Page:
But being around the blogosphere introduces me to other opinions that aren’t my own, which is okay and fine and all that. What kills me though is that there are still these stigmas surrounding YA novels. Aside from the one I talked about above (fluff and no substance), there are unfortunately still other negative implications when it comes to YA. Some people, like that Slate woman, think adults should be ashamed of reading them. But I’m more interested in how they (these books) affect teens. I’ve heard people say that teens can’t handle reading books with more challenging subjects and grittier material. And I know that a lot of people have differing opinions on what content is appropriate for this age group. There are no true restrictions when it comes to what authors can write about in YA novels, but there are books that push the boundaries on what could be considered “too much” or are not okay for young teens.

What really sparked this post came from my mom. Yes, her. When she and I were waiting for Aimee Carter at the Michigan Author Event I went to in June, we chatted. She thought it would be a neat present if I bought my cousin Lizzie a personalized copy of one of the books there. I’m her secret Santa for Christmas this year, because yes, we have a huge family and have to pick names. I thought it was such a cool idea. But I’m not a good person to ask when it comes to knowing if a book is appropriate for someone younger than me or not. Blame it on the fact that I read adult novels in high school and that I always felt more mature than my age suggested. Anyway, I thought about buying her Pawn, because she really liked The Hunger Games. But I also thought she might like My Last Kiss by Bethany Neal. It’s a little on the darker side, yes, but it sounded good. I told my mom to read the synopsis and see if it’d be okay for Lizzie. She got three sentences into it before saying: No. It made me think: what did my mom read that made her think my 14 year old cousin shouldn’t read the book?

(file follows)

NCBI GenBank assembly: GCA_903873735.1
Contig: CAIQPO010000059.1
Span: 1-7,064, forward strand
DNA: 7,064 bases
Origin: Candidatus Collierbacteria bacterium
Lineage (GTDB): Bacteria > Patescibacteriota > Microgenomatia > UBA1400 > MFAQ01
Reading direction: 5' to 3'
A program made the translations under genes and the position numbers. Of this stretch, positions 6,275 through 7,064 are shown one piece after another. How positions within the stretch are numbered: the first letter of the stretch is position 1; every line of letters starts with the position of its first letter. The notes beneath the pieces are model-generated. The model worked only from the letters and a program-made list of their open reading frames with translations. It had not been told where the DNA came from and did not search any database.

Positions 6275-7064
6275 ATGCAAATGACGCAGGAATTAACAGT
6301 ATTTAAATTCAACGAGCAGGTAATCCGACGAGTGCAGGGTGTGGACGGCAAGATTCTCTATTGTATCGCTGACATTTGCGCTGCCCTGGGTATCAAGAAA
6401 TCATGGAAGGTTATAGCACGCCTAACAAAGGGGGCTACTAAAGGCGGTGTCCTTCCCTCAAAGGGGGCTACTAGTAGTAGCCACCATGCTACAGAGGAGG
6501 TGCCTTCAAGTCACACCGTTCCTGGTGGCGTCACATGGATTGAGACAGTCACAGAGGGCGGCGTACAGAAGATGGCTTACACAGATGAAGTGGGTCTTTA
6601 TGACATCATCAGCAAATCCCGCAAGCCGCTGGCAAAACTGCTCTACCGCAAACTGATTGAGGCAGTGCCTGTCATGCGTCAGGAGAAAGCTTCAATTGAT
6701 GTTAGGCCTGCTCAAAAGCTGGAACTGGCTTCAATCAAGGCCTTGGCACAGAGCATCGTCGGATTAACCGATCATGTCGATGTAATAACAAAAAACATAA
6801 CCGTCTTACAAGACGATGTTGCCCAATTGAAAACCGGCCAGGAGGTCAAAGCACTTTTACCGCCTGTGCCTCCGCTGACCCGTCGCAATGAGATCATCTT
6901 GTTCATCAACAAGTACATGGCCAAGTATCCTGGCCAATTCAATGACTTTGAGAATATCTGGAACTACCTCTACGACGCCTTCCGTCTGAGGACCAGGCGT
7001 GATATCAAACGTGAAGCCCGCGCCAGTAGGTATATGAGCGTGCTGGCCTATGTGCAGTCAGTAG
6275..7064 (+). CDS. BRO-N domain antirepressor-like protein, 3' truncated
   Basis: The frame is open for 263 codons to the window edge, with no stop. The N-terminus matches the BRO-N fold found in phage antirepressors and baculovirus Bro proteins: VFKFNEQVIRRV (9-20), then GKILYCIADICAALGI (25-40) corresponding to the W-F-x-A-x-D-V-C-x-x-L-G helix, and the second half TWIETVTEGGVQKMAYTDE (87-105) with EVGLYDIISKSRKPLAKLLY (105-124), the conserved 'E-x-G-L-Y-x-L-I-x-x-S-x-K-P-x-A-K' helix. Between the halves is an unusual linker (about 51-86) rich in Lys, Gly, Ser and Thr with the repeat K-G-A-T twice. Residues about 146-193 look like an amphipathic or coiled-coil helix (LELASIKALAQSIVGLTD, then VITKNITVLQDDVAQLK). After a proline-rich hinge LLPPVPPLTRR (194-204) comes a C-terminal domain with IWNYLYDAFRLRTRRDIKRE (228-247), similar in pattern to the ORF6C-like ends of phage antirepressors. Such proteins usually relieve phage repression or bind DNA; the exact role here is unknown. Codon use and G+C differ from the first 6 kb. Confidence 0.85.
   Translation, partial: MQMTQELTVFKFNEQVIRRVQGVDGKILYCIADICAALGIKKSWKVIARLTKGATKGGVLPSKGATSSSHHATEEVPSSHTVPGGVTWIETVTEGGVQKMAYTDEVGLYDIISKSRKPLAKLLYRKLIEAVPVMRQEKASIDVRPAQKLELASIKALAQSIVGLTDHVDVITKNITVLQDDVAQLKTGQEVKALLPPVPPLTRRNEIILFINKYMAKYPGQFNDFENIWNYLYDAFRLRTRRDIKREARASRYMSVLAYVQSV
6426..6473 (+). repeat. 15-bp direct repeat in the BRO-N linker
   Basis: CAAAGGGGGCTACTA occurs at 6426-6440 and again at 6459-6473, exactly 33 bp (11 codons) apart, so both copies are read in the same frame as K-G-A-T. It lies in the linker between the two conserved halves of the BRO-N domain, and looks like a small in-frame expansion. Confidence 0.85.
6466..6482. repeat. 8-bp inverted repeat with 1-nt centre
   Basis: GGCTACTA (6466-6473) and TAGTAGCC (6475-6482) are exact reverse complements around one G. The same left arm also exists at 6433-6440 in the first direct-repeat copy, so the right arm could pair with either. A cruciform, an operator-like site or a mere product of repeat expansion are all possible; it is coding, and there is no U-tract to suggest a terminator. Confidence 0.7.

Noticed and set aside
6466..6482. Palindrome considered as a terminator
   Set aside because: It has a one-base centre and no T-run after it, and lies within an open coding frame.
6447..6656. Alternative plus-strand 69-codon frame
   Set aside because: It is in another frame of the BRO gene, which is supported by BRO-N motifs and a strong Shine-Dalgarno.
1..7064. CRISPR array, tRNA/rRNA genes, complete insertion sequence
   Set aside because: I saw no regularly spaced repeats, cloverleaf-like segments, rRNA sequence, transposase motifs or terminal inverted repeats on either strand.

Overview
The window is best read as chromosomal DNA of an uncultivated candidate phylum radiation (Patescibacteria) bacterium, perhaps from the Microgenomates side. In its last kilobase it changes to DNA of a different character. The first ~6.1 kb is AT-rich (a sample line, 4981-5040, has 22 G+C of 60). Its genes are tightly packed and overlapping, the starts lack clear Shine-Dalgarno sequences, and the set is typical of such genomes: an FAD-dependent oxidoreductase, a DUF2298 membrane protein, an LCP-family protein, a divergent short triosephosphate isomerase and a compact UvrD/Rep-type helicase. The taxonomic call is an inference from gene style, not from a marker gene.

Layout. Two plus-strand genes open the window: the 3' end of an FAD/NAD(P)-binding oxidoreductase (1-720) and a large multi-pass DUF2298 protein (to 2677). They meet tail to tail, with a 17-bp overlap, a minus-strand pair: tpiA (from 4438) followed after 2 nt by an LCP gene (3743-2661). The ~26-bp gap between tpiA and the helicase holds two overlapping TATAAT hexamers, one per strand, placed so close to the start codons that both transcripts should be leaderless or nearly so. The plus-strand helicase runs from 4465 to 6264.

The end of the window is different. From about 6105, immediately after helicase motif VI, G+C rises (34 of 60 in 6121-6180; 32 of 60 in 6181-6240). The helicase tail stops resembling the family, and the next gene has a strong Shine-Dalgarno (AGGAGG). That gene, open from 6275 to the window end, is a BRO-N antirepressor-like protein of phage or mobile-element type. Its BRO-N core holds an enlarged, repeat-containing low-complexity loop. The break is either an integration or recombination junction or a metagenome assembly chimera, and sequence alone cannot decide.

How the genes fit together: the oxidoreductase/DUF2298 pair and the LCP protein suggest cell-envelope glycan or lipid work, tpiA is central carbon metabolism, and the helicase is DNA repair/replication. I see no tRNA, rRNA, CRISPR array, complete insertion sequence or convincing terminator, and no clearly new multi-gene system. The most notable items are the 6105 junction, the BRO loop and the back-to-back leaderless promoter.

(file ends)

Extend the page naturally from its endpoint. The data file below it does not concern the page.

But my mom might just be a special case. She’s very protective and goes all mama-bear on you. However, for most of my life, that sheltering instinct pissed me off more times than not. A lot of what is acceptable in YA and what isn’t stems from the parents of teen readers. And that’s totally understandable. Because, hello, they’re parents and want to make sure their children aren’t exposed to the harsher realities of life. But the thing is… teenagers will be exposed to the ugly truths of life, no matter how much you don’t want them to.
“That boy on the playground who sits by himself on the swing-set is the target of a bully. He’s scared and hurt, and no one will stand up for him. That girl sitting by herself in the lunchroom is contemplating suicide. She feels all alone and doesn’t think anybody would even notice her absence. That jock who feels on the top of the world is smacked around by his father behind closed doors. The guy he looked up to is not the hero but the villain, and he won’t tell anyone for fear of being called weak. That cheerleader who parties way too much and dresses inappropriately is a victim of rape. She’s never told anybody and she feels like her self-worth is tied to how guys think of her. That boy who always smiles at the world and who cracks jokes all the time lost his brother a few years ago. He suffers the pain in silence because he doesn’t want to burden anyone with a weight that drags him down. That girl who laughs way too loud and who is surrounded by friends is anorexic. She thinks her self-esteem is tied to her body and the way she looks. That popular boy who is never alone is a closeted homosexual. He doesn’t want to be a secret anymore, but he’s scared to say anything. That geek who is constantly teased for her intelligence is a cutter. She wears long sleeves to hide the scars of a hobby that makes her feel in control. That loaner who spends his time outside the school and smoking cigarettes is a foster child who was abandoned. He’s struggling with his own identity. That nerd who gets straight A’s and is on her way to being valedictorian has a drug problem. It was just supposed to be an experiment."